Note: In this web page are not avaliable all audios. You can rent this audio guide service in Catalunya en Miniatura Park.
Welcome to Catalunya en Miniatura!!!
The biggest miniature theme park in Europe, featuring more than 150 of Catalonia’s landmark buildings on a scale of 1:25…..in other words 25 times smaller than the originals. All models have been handmade, using different densities of polyurethane because this petroleum-based material can be modelled and sculpted. It has the advantage of being able to withstand bad weather and won’t expand or shrink with changing temperatures.
Before starting our visit we would like to remind you that the park has a coffee shop and WCs at your disposal. You can also find plenty of souvenirs at the park shop. Once you’ve been round the models you can take a ride on Jacob’s train which runs for 980 metres on a 15 inch gauge railway line. The journey, which lasts for over 10 minutes, gives you a complementary panoramic experience of the route we have already been on.
Finally, we have to tell you that on the other side of the park you can find the Enchanted Wood, an aerial forest with 66 activities in the trees. This is spread out in 4 different circuits with varying levels of difficulty for all age groups and they are designed for you to enjoy adventures and new sensations. If you enjoy a bit of a thrill then don’t miss the 150 metre long zip-wire!!!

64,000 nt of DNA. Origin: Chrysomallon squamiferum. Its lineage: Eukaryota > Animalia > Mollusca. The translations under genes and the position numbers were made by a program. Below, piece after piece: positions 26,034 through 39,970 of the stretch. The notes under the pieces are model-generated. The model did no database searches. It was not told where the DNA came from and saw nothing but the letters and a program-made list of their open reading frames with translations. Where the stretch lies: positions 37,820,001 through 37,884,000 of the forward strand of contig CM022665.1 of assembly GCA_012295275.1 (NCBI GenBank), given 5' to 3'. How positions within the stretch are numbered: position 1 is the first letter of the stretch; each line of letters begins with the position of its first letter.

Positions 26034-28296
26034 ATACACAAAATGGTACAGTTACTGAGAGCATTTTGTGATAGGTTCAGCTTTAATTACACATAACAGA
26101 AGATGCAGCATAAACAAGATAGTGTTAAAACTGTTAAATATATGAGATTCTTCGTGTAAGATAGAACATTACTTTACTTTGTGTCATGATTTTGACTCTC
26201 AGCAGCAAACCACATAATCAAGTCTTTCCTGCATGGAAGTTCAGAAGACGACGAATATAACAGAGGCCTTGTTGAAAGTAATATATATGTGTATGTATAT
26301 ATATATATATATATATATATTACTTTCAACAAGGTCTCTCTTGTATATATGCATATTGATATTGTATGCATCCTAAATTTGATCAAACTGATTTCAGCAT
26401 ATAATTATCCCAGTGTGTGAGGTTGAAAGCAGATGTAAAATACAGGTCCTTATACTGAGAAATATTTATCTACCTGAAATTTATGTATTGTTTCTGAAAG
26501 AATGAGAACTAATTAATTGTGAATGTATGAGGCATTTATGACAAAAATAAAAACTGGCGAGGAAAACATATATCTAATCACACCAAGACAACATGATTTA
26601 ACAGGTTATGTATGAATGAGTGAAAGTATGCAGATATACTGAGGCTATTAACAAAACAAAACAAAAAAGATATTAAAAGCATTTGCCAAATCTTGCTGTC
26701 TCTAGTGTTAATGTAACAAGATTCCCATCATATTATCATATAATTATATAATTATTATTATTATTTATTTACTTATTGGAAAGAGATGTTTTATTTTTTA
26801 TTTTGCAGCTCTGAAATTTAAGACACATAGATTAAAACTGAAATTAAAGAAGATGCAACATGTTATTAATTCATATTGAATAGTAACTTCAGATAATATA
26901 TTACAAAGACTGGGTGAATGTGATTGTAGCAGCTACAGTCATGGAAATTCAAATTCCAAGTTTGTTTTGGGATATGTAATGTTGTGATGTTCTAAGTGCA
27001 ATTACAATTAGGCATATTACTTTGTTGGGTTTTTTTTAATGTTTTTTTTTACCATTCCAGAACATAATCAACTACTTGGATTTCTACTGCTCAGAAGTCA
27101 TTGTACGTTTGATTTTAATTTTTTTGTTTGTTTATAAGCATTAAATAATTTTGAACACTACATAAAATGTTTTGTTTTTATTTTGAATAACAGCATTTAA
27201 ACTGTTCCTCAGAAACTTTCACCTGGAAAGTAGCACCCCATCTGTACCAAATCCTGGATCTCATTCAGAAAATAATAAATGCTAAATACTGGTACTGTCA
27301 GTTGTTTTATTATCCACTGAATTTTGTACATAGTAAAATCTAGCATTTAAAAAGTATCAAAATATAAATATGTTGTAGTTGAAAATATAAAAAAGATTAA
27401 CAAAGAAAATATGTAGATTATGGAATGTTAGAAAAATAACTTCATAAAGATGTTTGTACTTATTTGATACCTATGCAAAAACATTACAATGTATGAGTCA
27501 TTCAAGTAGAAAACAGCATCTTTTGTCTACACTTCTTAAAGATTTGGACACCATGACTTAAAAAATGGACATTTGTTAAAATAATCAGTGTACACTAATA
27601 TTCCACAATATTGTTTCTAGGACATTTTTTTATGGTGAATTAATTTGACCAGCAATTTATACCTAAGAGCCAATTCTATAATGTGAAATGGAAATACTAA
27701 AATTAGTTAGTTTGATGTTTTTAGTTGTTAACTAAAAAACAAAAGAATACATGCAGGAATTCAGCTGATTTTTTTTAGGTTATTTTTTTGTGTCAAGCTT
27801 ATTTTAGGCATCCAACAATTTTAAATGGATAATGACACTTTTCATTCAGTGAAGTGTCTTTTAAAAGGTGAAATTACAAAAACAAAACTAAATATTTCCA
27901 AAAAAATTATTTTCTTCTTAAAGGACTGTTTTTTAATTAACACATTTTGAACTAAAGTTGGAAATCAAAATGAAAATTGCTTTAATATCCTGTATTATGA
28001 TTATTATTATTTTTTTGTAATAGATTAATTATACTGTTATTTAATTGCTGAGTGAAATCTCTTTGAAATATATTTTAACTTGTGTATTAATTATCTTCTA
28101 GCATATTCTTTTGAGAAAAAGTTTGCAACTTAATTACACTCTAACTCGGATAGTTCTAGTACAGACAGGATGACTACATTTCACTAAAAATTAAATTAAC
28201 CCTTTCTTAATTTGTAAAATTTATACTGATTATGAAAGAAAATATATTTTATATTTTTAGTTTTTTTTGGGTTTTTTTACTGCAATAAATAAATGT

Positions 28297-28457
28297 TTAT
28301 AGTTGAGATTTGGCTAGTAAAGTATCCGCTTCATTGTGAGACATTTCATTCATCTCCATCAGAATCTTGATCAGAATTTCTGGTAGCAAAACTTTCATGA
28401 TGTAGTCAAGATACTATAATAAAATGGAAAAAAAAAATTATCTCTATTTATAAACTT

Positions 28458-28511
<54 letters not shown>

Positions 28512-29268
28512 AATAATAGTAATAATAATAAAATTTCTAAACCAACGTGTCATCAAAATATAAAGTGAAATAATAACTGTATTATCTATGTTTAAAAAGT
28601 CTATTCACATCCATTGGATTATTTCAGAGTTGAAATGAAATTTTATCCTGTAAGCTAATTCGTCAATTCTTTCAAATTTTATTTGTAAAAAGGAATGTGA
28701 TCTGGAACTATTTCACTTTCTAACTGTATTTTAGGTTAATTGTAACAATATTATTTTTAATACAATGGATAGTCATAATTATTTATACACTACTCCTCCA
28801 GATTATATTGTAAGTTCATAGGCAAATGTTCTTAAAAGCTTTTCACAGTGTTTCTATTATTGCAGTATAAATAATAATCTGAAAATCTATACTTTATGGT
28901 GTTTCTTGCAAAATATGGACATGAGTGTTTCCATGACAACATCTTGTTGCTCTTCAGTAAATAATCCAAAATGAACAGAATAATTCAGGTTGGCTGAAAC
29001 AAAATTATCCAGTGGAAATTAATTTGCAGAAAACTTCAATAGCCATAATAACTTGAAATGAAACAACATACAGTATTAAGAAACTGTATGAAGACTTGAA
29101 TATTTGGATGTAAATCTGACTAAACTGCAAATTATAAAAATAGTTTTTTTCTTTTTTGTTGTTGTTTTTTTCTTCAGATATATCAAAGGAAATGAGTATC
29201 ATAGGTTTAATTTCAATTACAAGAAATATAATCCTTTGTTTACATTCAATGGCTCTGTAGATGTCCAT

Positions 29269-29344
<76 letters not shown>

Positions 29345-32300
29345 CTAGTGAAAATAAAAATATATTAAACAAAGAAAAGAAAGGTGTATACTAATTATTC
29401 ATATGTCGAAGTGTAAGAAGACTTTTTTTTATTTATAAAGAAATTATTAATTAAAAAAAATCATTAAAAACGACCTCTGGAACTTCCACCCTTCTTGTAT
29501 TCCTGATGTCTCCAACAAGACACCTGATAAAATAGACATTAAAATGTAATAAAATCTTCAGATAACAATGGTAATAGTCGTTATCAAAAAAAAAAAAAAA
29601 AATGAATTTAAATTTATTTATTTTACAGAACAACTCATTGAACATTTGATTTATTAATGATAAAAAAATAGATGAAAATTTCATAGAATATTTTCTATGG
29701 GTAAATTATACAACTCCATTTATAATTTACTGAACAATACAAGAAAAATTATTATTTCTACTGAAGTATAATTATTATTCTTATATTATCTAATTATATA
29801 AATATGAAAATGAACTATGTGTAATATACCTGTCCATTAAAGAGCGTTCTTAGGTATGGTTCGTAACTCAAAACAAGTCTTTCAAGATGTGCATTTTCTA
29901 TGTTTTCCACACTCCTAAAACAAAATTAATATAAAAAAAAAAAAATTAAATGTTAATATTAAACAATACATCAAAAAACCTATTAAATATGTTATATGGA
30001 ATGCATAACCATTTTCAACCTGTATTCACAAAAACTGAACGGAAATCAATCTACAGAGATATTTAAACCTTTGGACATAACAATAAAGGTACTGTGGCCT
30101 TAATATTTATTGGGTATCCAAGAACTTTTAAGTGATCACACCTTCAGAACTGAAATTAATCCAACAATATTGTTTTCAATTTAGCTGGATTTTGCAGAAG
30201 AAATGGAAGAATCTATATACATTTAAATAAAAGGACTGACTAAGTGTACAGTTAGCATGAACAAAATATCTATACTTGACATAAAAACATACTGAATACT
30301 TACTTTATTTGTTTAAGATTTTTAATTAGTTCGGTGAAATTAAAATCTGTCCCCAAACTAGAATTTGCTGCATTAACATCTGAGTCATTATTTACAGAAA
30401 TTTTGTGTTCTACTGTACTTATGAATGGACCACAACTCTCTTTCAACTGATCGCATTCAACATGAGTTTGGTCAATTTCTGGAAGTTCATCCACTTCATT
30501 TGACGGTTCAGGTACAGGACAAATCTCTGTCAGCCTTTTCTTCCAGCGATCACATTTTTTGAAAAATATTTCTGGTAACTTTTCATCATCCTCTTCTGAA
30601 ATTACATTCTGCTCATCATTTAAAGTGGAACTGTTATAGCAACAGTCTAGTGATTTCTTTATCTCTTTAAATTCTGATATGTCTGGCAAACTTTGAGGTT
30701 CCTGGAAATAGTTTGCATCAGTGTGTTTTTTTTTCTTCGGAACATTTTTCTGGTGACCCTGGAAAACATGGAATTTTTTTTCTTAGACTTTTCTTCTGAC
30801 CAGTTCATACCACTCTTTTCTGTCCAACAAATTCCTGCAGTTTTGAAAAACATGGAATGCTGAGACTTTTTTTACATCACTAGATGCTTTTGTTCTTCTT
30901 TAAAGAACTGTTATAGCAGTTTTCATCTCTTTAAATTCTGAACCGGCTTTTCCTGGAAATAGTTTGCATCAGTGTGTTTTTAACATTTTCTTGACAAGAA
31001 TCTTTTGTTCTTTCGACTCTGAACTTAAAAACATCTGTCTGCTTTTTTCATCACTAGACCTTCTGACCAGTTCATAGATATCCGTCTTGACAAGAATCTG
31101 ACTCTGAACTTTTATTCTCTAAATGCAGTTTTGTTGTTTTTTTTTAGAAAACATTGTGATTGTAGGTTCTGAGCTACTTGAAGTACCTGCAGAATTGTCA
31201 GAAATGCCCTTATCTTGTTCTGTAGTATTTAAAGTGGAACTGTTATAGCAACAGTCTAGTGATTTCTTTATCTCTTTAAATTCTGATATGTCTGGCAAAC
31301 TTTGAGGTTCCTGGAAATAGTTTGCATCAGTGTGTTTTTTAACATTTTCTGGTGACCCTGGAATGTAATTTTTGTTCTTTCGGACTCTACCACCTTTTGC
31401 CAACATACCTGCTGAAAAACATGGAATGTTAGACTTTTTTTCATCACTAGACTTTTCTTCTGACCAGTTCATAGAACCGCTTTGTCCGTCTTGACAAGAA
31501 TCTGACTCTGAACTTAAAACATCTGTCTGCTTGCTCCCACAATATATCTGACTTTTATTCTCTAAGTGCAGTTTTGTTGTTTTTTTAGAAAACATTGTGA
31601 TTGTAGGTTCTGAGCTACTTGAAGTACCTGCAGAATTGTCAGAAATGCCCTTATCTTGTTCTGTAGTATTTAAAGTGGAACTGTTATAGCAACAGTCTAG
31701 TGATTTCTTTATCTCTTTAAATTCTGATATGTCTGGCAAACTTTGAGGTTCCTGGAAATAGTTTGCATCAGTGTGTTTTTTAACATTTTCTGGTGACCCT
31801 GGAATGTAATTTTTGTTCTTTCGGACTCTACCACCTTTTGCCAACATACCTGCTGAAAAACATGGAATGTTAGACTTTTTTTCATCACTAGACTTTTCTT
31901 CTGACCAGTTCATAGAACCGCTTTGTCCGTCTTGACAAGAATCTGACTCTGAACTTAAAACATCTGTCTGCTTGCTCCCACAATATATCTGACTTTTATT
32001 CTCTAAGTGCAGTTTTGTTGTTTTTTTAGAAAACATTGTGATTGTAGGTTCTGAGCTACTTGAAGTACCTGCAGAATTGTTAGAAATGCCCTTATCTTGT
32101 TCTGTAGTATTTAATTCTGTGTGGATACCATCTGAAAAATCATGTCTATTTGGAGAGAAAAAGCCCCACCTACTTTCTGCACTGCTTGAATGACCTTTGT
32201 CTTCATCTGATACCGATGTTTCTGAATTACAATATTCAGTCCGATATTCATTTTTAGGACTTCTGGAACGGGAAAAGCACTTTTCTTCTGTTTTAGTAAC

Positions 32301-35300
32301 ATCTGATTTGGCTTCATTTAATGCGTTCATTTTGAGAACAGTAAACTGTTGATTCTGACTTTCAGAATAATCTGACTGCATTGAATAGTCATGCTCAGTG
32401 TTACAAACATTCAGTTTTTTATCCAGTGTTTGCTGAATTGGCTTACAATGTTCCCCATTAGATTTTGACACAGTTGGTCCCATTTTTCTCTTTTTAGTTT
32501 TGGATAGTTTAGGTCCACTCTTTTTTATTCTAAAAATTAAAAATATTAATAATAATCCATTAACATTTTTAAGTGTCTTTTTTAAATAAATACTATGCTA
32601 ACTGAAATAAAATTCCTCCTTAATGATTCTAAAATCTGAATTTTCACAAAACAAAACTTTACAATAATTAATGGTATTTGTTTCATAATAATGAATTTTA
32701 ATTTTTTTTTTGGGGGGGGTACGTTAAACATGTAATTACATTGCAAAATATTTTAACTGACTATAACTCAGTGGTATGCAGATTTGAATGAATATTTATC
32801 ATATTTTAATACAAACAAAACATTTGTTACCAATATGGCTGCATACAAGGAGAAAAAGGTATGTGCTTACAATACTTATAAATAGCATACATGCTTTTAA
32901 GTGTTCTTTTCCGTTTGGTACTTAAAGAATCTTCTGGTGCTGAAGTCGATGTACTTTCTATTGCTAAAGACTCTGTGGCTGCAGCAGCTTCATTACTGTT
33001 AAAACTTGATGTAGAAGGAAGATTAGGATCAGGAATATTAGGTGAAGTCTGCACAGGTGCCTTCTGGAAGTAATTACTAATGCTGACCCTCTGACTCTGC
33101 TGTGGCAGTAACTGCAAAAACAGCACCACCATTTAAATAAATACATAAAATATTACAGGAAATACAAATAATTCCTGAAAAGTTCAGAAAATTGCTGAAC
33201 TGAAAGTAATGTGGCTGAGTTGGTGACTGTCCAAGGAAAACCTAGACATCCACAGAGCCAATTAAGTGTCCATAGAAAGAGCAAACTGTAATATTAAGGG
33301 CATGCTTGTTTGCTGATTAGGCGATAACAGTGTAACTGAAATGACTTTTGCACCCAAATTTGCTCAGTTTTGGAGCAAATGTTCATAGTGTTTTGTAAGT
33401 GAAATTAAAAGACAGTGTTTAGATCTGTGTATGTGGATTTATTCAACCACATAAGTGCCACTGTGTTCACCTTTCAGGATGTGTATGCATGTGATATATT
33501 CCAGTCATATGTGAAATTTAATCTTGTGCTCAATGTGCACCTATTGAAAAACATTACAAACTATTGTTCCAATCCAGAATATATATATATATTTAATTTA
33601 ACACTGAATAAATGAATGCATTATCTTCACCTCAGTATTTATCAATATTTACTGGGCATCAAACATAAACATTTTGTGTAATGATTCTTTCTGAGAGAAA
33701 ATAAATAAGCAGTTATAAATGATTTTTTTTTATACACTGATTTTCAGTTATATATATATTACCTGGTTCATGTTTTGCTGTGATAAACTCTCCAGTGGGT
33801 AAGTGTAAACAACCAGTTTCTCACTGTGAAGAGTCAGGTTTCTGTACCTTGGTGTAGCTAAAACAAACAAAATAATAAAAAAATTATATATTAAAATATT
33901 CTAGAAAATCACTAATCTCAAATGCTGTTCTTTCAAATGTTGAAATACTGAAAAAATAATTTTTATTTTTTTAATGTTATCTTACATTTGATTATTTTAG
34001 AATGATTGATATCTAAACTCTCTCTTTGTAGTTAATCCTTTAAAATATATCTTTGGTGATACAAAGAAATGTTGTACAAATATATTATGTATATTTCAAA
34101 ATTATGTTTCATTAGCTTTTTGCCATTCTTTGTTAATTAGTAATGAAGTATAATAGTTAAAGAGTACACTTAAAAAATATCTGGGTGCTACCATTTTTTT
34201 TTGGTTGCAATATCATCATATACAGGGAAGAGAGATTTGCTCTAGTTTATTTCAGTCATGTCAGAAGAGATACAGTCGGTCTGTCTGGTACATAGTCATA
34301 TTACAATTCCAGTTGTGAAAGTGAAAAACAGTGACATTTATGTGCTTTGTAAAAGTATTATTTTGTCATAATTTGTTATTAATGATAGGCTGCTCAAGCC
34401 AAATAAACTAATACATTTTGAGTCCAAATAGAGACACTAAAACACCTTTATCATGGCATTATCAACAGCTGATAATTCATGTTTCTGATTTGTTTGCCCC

We are now going to start our tour through the models. You will feel like a giant strolling in the open between miniature buildings. You have just passed between Gulliver’s legs at the entrance. (He is the storybook fellow who arrived on the island country of Lilliput). You can put on his boots before entering the miniature world. On your route you will also discover 3 kilometres of scale trains and 200 plant species which are the work of an expert gardener who works here with a great deal of patience and dedication.
If you could fly like a bird you would see that the park is shaped like a map of Catalonia. We will begin the visit by going around the shores of a lake which represents the Mediterranean Sea. On we go!!!!
2. The Mediterranean Sea and Majorca Cathedral
The lake, which permanently holds 2 million litres of water, is a miniature representation of the Mediterranean Sea. Right in front of us we find the majestic Majorca Cathedral. Built between 1229 and 1346 its architecture is Gothic and it is the island’s most important religious monument.